Blown To Bits

Montana Bits

Monday, June 30th, 2008 by Harry Lewis

I spent the last week on Harvard business on the west coast, and managed to work in talks about Blown to Bits at Google, Microsoft, and Amazon. Hal joined me at Google, and at Amazon I proudly showed off page 180, where we asked the question, “Does Amazon even have a physical location?” (This is part of the explanation of why public key cryptography is so important, as it enables strangers to agree on an encryption key without meeting.)

I then headed for the hills of northwest Montana to hide from it all. I stopped at a market to pick up the local paper, which usually leads with a story about bears or shootings or the water level on the lake. Wouldn’t you know it, this week it’s a bits story.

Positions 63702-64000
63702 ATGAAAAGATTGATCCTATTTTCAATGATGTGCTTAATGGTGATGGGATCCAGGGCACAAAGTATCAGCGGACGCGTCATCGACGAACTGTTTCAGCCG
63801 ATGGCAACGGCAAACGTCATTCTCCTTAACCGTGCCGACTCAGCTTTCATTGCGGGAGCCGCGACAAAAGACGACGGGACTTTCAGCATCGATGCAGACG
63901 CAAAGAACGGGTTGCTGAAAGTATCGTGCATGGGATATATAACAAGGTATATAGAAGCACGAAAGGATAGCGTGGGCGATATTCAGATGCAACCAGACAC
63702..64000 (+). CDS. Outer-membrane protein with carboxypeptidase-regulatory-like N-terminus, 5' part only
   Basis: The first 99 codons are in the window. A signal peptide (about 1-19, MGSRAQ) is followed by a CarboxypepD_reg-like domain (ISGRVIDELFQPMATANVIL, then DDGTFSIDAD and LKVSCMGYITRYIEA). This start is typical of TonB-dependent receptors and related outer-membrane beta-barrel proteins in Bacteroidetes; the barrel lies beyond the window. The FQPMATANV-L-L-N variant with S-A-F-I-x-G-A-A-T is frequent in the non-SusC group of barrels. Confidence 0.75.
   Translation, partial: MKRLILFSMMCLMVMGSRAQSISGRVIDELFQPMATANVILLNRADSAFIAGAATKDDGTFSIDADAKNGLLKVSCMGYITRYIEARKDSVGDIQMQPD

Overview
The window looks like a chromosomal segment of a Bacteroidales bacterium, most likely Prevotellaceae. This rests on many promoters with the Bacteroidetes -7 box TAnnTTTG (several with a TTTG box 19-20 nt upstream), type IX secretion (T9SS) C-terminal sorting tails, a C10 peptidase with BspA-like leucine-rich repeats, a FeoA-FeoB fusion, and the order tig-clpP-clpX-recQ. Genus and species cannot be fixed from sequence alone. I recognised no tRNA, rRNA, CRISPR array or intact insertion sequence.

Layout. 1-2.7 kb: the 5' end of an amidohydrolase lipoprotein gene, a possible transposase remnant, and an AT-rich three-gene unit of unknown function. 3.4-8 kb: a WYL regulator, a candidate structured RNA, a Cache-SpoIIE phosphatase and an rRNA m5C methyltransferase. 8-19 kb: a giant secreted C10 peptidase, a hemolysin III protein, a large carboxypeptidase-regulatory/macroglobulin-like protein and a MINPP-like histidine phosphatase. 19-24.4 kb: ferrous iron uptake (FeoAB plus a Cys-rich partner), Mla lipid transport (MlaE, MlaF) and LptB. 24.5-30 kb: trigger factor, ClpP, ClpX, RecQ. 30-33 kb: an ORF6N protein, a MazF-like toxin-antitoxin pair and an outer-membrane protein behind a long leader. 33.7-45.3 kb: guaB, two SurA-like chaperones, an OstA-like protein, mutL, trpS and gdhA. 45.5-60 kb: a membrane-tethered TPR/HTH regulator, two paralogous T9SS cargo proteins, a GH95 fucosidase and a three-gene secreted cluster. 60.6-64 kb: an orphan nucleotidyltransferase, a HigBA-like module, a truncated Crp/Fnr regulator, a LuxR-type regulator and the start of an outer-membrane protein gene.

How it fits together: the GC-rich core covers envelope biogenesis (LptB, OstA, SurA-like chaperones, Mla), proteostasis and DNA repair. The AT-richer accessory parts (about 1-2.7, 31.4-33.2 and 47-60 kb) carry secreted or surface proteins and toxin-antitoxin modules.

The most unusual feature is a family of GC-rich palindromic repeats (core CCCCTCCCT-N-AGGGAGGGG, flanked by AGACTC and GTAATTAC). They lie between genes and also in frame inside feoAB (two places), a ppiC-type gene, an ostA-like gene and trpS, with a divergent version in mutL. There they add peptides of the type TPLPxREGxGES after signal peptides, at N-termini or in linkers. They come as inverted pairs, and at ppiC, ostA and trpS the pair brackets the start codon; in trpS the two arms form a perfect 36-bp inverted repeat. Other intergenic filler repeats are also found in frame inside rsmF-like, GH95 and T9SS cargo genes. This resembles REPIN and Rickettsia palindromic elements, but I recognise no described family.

Virtual High School closer to reality at BHS,” goes the headline. Bigfork High tends to lose top students to the bigger district in Kalispell, where they can take more advanced courses. This year they are going to pilot¬†Virtual High School, a Maynard, Massachusetts-based initiative. (If they can get past the various teacher and curriculum certification hurdles.)

Educational technology has had so many failures over the years, starting with educational TV in my youth, that skeptics about Internet-based education should be forgiven. But good for Bigfork for giving this a shot. It may well prove to be the equalizer that rural school districts need, a germ of Internet-enabled enlightenment — and with gasoline more than $4/gallon, a smart way to deliver information to the people rather than transporting people to the information.

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